The Kremlin has, since early April, deployed overwhelming military forces around Ukraine, with high publicity and dire rhetorical threats. The likely goals are political:
a) extort major Ukrainian concessions in the Minsk negotiation process;
b) goad Germany and France to pressure Ukraine into such concessions via the Normandy process; and
c) cause the United States to downgrade Ukraine relative to other US priorities in the global package (Whitehouse.gov, Kremlin.ru, April 13) on which the Biden White House hopes to elicit Russia’s cooperation.
Moscow seems at this moment to draw within reach of those three goals without sending its forces against Ukraine across existing armistice lines or borders on land. Russia, however, has already crossed Ukraine’s borders in the Black Sea; and its latest, supplementary naval deployments have caused the United States to cancel a pre-planned naval visit to beleaguered Ukraine. The cancellation occurred on the day of Biden’s phone call to Putin, apparently correlated with it (Anadolu Agency, April 13).
That and some other unedifying Western responses to Russia’s war scare (see below) became contributory factors to Zelenskyy’s decision to try his luck and reach out to Putin. Basically, however, Zelenskyy is reverting to his instinct from day one of his presidency to deal with Putin directly. The Ukrainian president has ardently chased after summit opportunities with Putin in any format (bilateral, Normandy-quadrilateral or multilateral) for the last two years; but this latest attempt is Zelenskyy’s response to an outright war scare.
In a video address on April 20, Zelenskyy proposed that he and Putin “meet at any location in the Ukrainian Donbas where a war is ongoing.” But he did not indicate what purpose, in his view, such a meeting could serve. Referencing Putin’s own, oft-quoted rule of conduct that “one must strike first if a fight is inevitable,” Zelenskyy argued that all sides are ultimately losers in a war, that “one cannot liberate somebody by invading,” and “one cannot bring peace on tanks.” Ukraine, for its part, would never start a war. “Ukraine does not destroy other countries and peoples, but neither will it allow itself to be destroyed […] nor do we plan to run away.” Zelenskyy pronounced that “we are not afraid” at least five times.
Zelenskyy went on to urge Russia to “stop the murderous arithmetic of war casualties” and return to abiding by the ceasefire along the contact line in the east. He praised the Ukrainian army’s fighting morale and its (as he put it) modern equipment as well as Ukrainian society’s willingness to help the army. Russia’s military buildup amounts to “blackmail,” and Ukraine demands that Russia pull back its forces. US, French, German, British and Turkish leaders “are on our side […] ready to support us financially and impose increasingly severe sanctions [on Russia].” Underscoring for Russia that “we are ourselves while you are yourselves” (paraphrase of former president Leonid Kuchma’s “Ukraine is not Russia”), Zelenskyy asserted that “Ukraine and Russia have, each, its own view of the future, notwithstanding our common past” (President.gov.ua, April 20).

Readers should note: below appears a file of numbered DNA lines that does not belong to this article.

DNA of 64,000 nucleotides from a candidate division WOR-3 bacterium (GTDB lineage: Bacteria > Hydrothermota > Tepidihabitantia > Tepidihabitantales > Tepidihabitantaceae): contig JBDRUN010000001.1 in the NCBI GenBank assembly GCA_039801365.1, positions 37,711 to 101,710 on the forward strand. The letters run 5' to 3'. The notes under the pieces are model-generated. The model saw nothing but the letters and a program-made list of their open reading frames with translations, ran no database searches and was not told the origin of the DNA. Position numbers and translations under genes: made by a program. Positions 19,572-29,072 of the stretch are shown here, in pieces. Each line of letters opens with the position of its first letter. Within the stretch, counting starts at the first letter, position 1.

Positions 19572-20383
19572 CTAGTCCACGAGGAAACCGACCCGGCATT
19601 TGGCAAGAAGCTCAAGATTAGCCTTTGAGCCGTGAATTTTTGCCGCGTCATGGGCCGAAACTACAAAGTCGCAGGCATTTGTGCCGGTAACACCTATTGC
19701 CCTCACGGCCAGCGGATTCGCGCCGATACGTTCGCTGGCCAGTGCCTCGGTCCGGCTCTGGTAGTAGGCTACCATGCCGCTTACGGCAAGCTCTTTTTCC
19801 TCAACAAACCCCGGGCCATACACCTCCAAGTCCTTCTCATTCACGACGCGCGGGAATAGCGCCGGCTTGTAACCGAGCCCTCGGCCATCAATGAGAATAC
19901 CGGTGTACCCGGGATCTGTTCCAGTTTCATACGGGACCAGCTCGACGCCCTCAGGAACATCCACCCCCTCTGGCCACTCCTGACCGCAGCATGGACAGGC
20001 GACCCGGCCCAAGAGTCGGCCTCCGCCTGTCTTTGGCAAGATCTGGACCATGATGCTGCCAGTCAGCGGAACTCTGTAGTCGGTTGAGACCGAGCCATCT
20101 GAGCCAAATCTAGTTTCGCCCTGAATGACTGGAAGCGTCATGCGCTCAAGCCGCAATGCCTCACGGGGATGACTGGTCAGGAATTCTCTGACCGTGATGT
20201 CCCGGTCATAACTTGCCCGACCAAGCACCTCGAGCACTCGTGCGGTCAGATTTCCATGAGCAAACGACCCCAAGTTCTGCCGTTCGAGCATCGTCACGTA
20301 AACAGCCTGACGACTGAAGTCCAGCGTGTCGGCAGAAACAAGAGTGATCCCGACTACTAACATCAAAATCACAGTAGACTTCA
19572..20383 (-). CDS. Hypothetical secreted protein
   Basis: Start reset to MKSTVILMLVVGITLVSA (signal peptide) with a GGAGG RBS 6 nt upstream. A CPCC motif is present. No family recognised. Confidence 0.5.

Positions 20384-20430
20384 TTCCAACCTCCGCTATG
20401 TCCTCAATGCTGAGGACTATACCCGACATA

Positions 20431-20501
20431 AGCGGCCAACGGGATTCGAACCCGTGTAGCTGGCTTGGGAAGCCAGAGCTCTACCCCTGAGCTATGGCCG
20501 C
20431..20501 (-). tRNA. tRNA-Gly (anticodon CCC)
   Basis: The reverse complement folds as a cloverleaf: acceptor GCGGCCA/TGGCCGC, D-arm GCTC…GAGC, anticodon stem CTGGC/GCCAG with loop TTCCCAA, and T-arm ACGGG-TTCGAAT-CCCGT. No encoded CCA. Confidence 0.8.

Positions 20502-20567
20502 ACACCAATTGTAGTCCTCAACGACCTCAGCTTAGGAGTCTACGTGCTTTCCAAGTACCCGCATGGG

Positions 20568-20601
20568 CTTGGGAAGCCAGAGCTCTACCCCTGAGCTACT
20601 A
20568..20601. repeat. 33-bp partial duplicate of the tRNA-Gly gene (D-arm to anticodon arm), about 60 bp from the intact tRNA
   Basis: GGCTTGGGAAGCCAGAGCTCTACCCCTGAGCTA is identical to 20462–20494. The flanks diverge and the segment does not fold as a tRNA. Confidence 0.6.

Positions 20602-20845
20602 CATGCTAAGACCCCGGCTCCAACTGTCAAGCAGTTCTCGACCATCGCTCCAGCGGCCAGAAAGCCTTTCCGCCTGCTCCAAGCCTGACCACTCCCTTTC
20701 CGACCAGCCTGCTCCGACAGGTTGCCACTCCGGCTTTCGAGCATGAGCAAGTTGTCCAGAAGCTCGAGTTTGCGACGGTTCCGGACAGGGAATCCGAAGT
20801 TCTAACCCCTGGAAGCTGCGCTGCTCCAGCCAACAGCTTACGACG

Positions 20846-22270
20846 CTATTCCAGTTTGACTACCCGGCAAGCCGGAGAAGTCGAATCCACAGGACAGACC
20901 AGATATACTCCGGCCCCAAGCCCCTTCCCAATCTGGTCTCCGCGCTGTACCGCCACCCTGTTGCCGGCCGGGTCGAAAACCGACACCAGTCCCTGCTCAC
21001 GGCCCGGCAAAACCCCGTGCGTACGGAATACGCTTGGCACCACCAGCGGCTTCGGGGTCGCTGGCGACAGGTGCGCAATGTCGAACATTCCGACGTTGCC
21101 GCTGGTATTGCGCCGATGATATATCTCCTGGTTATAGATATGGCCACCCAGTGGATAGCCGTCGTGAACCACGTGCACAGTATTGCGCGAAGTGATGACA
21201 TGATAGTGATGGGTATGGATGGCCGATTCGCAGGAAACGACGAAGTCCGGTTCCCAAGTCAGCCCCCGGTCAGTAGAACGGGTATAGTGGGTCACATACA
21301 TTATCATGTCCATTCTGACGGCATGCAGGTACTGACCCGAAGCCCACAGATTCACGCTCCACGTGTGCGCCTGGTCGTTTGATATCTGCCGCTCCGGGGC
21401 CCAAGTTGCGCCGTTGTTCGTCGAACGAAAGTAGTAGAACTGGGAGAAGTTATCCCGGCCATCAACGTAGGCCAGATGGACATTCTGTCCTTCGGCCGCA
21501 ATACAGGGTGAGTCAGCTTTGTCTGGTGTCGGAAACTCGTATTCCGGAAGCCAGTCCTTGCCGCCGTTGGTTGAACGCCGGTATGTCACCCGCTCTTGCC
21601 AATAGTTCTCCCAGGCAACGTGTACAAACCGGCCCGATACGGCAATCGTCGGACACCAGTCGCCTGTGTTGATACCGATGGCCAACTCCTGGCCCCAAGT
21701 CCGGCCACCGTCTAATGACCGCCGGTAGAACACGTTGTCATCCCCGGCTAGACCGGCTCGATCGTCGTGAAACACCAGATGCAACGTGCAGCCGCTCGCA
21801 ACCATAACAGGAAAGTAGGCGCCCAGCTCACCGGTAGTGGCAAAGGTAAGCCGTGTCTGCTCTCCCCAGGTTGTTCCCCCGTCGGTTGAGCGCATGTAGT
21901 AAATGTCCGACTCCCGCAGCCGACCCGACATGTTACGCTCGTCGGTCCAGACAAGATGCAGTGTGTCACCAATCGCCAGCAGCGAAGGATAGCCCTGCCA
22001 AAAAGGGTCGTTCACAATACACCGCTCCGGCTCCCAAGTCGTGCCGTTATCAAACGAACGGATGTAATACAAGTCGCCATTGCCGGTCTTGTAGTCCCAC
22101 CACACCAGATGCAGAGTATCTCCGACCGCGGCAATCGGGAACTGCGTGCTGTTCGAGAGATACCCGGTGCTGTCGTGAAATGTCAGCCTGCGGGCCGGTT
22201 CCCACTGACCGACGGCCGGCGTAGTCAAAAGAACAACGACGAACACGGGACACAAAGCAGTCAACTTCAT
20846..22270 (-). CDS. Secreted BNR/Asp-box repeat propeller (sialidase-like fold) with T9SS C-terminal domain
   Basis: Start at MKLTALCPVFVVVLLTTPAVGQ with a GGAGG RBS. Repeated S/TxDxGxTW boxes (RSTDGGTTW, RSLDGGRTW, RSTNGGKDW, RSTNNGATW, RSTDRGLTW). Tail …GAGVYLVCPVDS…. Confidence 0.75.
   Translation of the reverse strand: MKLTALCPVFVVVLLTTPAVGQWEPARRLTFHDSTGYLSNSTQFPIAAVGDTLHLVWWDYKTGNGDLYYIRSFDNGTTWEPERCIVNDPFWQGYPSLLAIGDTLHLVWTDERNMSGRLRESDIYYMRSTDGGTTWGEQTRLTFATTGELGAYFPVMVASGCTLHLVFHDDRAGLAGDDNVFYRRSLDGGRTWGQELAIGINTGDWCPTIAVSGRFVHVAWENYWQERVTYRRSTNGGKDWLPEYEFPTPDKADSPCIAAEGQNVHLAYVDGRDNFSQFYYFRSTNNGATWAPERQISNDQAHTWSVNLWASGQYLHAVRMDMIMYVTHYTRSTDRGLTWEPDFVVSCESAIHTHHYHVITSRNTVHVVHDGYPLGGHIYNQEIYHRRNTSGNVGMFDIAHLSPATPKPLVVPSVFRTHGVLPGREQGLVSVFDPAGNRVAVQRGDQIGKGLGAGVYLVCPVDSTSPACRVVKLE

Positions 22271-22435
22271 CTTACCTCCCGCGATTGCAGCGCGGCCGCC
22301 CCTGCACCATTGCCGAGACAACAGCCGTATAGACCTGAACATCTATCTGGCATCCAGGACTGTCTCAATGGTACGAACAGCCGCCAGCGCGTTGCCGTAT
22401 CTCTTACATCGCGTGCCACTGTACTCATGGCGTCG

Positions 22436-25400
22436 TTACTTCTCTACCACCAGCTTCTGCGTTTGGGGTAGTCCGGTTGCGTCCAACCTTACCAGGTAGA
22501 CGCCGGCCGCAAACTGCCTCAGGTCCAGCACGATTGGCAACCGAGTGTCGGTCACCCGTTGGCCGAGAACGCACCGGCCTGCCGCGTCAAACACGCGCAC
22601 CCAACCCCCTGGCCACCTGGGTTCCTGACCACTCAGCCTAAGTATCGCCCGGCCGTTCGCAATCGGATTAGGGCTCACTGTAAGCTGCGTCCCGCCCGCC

This address targeted three audiences: Putin, the Ukrainian public and the West. The message to Putin conveys both weakness and the moral superiority claimed by the weak versus the strong. This would do little to deter Russia. The Kremlin, moreover, knows first-hand from its Western interlocutors that Zelenskyy overstated the extent of Western support to Ukraine in his address. Ukrainian civil society’s response seems muted, two days after the delivery of the president’s address. Civil society can, however, be expected to respond with a backlash—as it has repeatedly done—if the Presidential Office ventures again into a deal to Russia’s advantage. For their part, Berlin and Paris will probably regard Zelenskyy’s praise for their solidarity as a pep talk for his domestic audience.
In fact, Berlin and Paris are currently seeking Ukraine’s acceptance of their “Clusters” peace proposals that are closely adhering to the Russian-imposed Minsk Two “agreement” (see EDM, March 30). On April 19, an extraordinary video-conference of foreign ministers of the European Union’s member countries refused to consider possible new economic sanctions on Russia as a contingency measure, to be activated in the event of a Russian military attack. Ukraine’s foreign minister, Dmytro Kuleba, participated as a guest in this conference, but his proposals went unheeded (with the probable exception of a few Central-Eastern European EU member countries) (Ukrinform, April 19). In Washington, the Biden administration (and the president himself in his April 14 press conference) has made clear that it would not use (or would waive) the available economic sanctions that could block the Russo-German Nord Stream Two gas pipeline project, notwithstanding Zelenskyy’s and Kuleba’s latest pleas to block it.
Biden and, separately, French President Emmanuel Macron (see EDM, April 19) are each seeking a summit with Putin at which Ukraine could be packaged with other issues for discussion. In these circumstances, small wonder that Zelenskyy is falling back on his earlier ambition to meet himself with Putin. Even Ukraine’s chief delegate to the Minsk Contact Group, Leonid Kravchuk, has announced that he wants to meet with Putin (presumably capitalizing on Kravchuk’s status as a former president of Ukraine) (Ukrinform, April 21). For Zelenskyy, Kravchuk, and Presidential Office chief Andriy Yermak, all out of their depth in international affairs, meeting with Putin on their own could turn into a reckless adventure.
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